At the Federal Trade Commission’s request, a federal judge has halted an operation that allegedly tricked people into paying a $20 fee to collect a fake multi-million-dollar sweepstakes prize. The case is part of an ongoing FTC crackdown on scams that target financially strapped Americans, and the agency is seeking to make the defendants give up their ill-gotten gains.
According to the FTC’s complaint, operators of the scam sent personalized mailers, some with fictitious government agency names and official-looking seals, to hundreds of thousands of consumers. The mailers included statements such as:
“Your identification as recipient for reported cash award entitlements totalling over $2,500,000.00 has been confirmed! We are so pleased at having the honor of informing you of this wonderful news.”
Some of the mailers prominently touted that they were affiliated with a government agency, such as the “State of Illinois Commissioners of Regulation” and “OFFICE OF THE PRESIDENT OFFICIAL NOTIFICATION,” along with language, symbols, and artwork such as “In God We Trust” and a bald eagle.
The mailers stated that, in order to collect the prize, the consumer had to send a $20 “processing fee” by a certain deadline. Instead of receiving a prize, however, some consumers received information about entering sweepstakes. The mailers contained fine-print language stating vaguely that the operation was a reporting service that provided information on various sweepstakes, but they did not clearly inform consumers that they had not won any prize.
The defendants operate through a network of companies and use multiple business names and dozens of versions of their mailers. The defendants are National Awards Service Advisory LLC, Central Processing of Nevada LLC, International Award Advisors Inc., Spectrum Caging Service Inc., Prize Registry Bureau Inc., Consolidated Data Bureau Inc., Registered Data Analytics Inc., Lloyd Brannigan Exchange Inc., Geovanni Sorino, Jorge A. Castro, Tully A. Lovisa, and Steven McClenahan.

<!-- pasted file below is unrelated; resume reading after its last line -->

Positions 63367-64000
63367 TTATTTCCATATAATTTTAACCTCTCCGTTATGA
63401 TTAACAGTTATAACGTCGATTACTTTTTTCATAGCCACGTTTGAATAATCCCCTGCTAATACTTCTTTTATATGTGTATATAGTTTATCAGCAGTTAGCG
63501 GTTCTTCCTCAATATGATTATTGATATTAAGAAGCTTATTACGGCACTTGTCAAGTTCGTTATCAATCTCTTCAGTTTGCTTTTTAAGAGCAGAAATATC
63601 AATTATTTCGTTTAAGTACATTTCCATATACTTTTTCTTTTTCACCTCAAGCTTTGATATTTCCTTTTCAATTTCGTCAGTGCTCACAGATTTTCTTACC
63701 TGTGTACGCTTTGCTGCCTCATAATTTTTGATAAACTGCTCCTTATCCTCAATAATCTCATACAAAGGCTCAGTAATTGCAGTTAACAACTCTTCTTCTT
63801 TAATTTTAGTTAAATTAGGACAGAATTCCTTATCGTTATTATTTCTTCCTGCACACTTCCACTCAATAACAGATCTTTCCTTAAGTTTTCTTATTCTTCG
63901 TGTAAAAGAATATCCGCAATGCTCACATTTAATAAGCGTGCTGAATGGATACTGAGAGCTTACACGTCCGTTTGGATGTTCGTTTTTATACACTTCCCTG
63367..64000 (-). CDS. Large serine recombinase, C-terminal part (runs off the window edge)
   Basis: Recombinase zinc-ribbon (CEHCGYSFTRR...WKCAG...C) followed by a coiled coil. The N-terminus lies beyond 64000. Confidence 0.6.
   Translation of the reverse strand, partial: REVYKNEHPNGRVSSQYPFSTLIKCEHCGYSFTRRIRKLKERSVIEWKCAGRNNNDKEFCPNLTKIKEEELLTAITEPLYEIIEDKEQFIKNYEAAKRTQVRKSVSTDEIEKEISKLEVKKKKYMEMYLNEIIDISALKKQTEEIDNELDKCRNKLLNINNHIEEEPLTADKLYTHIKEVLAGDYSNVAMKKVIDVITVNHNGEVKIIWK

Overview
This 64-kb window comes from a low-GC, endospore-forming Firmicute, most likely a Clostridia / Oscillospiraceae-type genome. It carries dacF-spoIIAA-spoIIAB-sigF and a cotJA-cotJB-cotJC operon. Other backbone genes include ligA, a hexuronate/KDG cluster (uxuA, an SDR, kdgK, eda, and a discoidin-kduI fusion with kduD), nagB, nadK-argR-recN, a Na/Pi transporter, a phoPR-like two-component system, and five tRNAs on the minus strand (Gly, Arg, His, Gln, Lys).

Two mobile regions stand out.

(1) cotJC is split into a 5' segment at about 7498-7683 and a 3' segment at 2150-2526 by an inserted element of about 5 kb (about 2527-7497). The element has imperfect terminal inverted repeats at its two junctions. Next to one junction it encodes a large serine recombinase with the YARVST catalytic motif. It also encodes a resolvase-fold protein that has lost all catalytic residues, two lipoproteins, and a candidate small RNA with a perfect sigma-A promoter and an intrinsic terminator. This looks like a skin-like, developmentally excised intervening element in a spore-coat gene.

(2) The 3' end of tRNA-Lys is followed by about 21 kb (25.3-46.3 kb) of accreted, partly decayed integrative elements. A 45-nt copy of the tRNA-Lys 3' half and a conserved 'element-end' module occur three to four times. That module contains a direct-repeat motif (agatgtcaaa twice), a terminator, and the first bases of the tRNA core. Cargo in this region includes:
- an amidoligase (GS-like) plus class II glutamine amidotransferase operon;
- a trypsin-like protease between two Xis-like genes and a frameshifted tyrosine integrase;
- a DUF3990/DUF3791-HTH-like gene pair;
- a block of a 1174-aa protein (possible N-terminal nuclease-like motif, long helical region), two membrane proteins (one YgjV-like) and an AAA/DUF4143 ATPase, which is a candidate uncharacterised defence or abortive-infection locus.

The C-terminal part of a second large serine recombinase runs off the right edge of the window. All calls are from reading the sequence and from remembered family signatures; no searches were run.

Under the judge’s order, the operation has been halted pending a hearing.
The Commission vote to file the complaint was 5-0. The complaint was filed in the U.S. District Court for the Northern District of California. The order was entered on December 1, 2010.
Legitimate sweepstakes don’t require you to pay or buy something to enter or improve your chances of winning, or to pay “taxes” or “shipping and handling charges” to get your prize. If you have to pay to receive your “prize,” it’s not a prize at all. Click here for information about prize offers.
NOTE: The Commission authorizes the filing of a complaint when it has “reason to believe”
that the law has been or is being violated, and it appears to the Commission that a proceeding is in the public interest. The complaint is not a finding or ruling that the defendants have actually violated the law.
The Federal Trade Commission works for consumers to prevent fraudulent, deceptive, and unfair business practices and to provide information to help spot, stop, and avoid them. To file a complaint in English or Spanish, visit the FTC’s online Complaint Assistant or call 1-877-FTC-HELP (1-877-382-4357). The FTC enters complaints into Consumer Sentinel, a secure, online database available to more than 1,800 civil and criminal law enforcement agencies in the U.S. and abroad. The FTC’s Web site provides free information on a variety of consumer topics.